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Ink, Iron, and Glass


Ink, Iron, and Glass

In Gwendolyn Clare’s INK, IRON, AND GLASS, there are unique people who use special paper and special ink to write worlds into existence. Without one part of the equation, the process doesn’t work, so it is important to have the proper tools to work with. Elsa is about to turn 17 and her world-renowned scriptologist for a mother is finally letting her look at Veldana’s book. However, before the Veldana world where Elsa feels at home is settled from the most recent changes, a secret group slips in.

This group of mysterious people gas bomb Elsa and her mother’s home and when Elsa awakens, her mother is gone, as well as her portal maker, books and ink. Luckily, Elsa has been training to become a scriptologist herself and her mother taught her well. She ventures into the real world and finds that she cannot return to her home until she finds both her mother and the book that holds her precious home. Using her abilities Elsa finds herself in the company of other “geniuses,” including an infuriating boy named Leo.

"In a race to see who can write the last laugh, Gwendolyn Clare creates a book of suspense and adventure into a world unknown....I really enjoyed this book."

In a race to see who can write the last laugh, Gwendolyn Clare creates a book of suspense and adventure into a world unknown. Personally, I really enjoyed this book. There were several occasions where I was briefly confused so I think that the author simply got excited and a bit ahead of herself, but she ensures that the reader understands situations eventually --- if not at the moment then later in the book.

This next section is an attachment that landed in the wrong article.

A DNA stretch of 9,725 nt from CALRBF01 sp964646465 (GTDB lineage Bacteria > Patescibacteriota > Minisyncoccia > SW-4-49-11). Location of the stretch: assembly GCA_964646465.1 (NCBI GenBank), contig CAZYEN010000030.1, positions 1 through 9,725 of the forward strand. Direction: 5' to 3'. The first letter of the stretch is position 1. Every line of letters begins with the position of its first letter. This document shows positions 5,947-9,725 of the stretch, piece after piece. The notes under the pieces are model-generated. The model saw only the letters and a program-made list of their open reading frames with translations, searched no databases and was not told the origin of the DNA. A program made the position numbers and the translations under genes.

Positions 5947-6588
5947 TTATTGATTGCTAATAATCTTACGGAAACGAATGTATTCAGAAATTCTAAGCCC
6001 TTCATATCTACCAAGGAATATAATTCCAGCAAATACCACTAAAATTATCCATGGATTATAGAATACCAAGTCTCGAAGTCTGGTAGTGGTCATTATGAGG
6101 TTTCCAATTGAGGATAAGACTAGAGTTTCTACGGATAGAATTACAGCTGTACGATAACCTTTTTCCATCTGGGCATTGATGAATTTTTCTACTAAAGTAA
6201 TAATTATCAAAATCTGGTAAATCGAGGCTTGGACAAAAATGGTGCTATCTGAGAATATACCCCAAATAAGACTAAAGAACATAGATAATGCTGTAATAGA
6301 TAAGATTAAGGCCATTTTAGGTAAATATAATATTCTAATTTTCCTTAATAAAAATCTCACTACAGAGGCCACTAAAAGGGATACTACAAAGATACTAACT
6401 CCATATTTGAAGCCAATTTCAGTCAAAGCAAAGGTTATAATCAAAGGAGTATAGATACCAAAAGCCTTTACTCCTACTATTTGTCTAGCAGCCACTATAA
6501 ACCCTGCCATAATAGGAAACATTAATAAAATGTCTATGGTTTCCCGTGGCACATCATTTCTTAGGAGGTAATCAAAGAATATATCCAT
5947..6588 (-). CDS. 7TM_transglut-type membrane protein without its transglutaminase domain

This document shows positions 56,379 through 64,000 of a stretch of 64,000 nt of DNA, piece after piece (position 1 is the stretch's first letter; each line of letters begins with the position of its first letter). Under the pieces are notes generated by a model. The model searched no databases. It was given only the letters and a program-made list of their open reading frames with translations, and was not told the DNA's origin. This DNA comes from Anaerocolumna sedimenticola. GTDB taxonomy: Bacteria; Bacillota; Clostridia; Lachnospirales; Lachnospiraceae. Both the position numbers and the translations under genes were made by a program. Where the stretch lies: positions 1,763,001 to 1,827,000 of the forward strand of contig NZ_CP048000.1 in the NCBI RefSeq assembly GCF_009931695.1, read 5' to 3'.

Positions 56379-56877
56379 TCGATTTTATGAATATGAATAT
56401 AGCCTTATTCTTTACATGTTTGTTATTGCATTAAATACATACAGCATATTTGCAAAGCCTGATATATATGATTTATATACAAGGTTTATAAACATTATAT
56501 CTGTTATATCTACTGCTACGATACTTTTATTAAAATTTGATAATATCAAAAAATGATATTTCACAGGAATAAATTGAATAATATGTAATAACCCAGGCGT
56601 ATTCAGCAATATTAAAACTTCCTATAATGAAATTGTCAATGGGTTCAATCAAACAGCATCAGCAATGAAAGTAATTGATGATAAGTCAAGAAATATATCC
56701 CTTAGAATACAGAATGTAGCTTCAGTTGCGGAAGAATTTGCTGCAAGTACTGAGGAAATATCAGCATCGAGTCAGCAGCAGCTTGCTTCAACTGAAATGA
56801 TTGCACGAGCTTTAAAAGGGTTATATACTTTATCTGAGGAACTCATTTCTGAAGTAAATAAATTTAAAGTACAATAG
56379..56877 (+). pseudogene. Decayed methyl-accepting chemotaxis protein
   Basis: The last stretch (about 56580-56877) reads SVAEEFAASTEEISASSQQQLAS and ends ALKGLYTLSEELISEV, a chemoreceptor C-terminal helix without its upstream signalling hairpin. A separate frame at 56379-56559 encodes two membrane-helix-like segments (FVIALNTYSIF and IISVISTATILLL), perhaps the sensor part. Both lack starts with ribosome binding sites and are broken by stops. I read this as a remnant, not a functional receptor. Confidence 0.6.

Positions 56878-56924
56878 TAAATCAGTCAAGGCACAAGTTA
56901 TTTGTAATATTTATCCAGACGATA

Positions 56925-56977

I liked the character development and how realistically Clare showed how limited a person’s knowledge can be, even though they are brilliant involving other topics of discussion. I enjoyed the main group of characters and look forward to the growth of a particular male who has shown both great potential for abilities but also for importance towards his past that was briefly mentioned but never expanded upon.

I did enjoy the love pot though I felt it was slightly rushed. However, with the characters involved, one does tend to be very rash, so I was not particularly surprised by the fast pace at which he approached the relationship.

The only thing that I can say that I did not really understand was the relationship between one character and her mother, as the mother was set up as the girl’s role model and closest relationship, but nothing between them ever shows that relationship. Instead, you only really get to see distrust and disappointment between them for the few pages they converse together.

I enjoyed the idea of worlds having the capability to be written into existence but having the option to write only a single room, and also being able to add unrealistic components to the written worlds. From what was said in the book, I can see that the relationship between written world people and “real” people is very tense, but the retelling of some of the planet’s history with Earth only served to confuse me further as there was never really a time stamp given. Before I had believed the creator of the “made” world to be an older gentleman, but later turned out to be a middle-aged man. The whole timing in this book is slightly confusing to me.

All of that said, Elsa did behave fairly close to the way I would imagine someone, who had her upbringing, to interact with a relatively new world and new people. I loved this book and I think the series has great potential.

Reviewed by Lauren F., Teen Board Member on February 27, 2019

Ink, Iron, and Glass
by Gwendolyn Clare